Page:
December 19, 2012
With the semester ending, it’s time to look back at the students and the work they’ve done recently. I can recall all those sessions over the last five months and I’m once again struck by a virulent belief in the school population.
Kids, listen to me because I’ve said it before, but I’m going to say it again.
You’re better writers than you think. I’ve had nearly every tutoring session and class start with someone saying how bad he or she is in regards to writing and school work. In a way, they’re right. They lack the knowledge of structure and fallacies. They’ve never been exposed to these concepts before.
But VERY few people are bad writers. If all you need is to learn format and some grammar, those are mechanical issues. Those are things that can be learned. But everyone has something he or she wants to say. One of the biggest secrets about writing is that good writers aren’t necessarily “good writers.”
They’re good editors. A good writer can look at something and figure out what works and what doesn’t, what should be rewritten and what should be expanded. A good writer can place him or herself in the mind of the reader and see how a particular piece of writing. Most of the freshmen I see can understand that their writing is not the greatest. However, it’s when they stop trying to fix it that they become “bad writers.” Sure, it helps to have a good imagination and come up with an original idea, but that’s not all of it.
Editing and rewriting as just as important as finishing that first draft. Learning to recognize what works and what doesn’t work is important. No first draft is ever perfect. Hemmingway said it best. First drafts are always shit.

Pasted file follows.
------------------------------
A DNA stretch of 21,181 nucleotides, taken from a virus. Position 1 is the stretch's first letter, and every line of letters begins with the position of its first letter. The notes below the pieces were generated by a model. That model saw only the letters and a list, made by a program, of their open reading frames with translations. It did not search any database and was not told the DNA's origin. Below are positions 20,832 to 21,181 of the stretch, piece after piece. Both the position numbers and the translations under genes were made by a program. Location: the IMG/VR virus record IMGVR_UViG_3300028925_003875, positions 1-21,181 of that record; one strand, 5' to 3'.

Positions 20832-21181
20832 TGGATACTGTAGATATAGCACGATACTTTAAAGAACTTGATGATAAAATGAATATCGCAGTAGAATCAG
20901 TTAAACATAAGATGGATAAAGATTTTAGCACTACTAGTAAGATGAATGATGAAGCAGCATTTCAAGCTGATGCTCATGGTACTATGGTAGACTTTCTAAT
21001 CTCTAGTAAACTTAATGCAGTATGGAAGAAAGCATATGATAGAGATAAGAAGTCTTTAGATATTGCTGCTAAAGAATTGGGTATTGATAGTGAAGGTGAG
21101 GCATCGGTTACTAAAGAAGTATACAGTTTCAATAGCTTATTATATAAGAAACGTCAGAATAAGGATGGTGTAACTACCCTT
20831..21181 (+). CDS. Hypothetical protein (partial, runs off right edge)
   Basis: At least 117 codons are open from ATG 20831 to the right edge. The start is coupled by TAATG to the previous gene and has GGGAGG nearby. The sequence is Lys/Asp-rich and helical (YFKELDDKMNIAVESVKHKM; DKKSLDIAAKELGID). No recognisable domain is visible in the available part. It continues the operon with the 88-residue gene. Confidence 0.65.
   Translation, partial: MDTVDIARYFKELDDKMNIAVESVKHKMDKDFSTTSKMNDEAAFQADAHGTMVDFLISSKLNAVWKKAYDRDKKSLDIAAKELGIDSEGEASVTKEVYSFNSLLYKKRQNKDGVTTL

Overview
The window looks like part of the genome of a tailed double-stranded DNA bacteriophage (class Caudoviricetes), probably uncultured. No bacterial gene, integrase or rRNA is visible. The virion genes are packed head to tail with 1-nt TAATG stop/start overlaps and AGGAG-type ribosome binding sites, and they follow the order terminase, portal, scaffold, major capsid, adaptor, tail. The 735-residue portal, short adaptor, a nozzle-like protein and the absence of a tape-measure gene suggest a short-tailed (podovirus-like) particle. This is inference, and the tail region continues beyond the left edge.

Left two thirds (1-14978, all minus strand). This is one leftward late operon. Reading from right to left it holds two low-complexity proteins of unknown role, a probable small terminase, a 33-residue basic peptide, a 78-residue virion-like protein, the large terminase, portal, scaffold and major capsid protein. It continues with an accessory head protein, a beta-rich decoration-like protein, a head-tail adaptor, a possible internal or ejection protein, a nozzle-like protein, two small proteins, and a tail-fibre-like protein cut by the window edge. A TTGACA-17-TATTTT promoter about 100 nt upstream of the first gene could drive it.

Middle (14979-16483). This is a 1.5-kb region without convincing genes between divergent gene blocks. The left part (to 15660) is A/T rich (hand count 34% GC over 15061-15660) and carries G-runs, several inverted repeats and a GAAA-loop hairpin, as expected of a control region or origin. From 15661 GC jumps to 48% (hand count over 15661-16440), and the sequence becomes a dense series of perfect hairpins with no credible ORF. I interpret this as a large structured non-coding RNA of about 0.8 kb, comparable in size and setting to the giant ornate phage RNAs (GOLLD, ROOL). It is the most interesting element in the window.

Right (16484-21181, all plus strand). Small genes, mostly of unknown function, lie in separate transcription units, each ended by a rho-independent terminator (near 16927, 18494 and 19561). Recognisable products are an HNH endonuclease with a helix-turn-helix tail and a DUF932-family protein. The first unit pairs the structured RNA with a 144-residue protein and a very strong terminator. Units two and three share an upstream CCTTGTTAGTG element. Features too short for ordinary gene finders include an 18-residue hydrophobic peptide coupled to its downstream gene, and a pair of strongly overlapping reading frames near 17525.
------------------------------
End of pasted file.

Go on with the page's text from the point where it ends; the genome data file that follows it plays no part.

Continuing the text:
But that doesn’t mean the first version is the last and the best that can be done. Sure, a professional writer can probably spit out something akin to a first-year writing student’s final draft on the first go, but that’s practice and training.
I was once asked to check a novel for a college professor. The novel was 800 pages of the worst drivel I have ever read. Ever. For anything. The plot was nonsensical. The grammar was terrible. The characters were unoriginal and completely unbelievable. Let me put it this way. One character who started out as a dog groomer eventually became an elite commando heading into South America after getting some lessons on the firing range.
And it was supposed to be based on true events.
It does go to show, however, that while editing and revising are important, it’s the imagination that’s important. Good writing starts off with a good idea, then gets polished into the final product.
Most students I see have a good idea to start. Maybe they don’t realize it, but they do.
So stop beating yourselves up for not being “good writers.” There are writers and writers who don’t try and give up. It’s the same as anything else in life. Some people have innate talent. Training and persistence, however, go a long way.
And now, let’s clear our minds with the full-length Star Trek Into Darkness teaser. Can you say, “Squee”?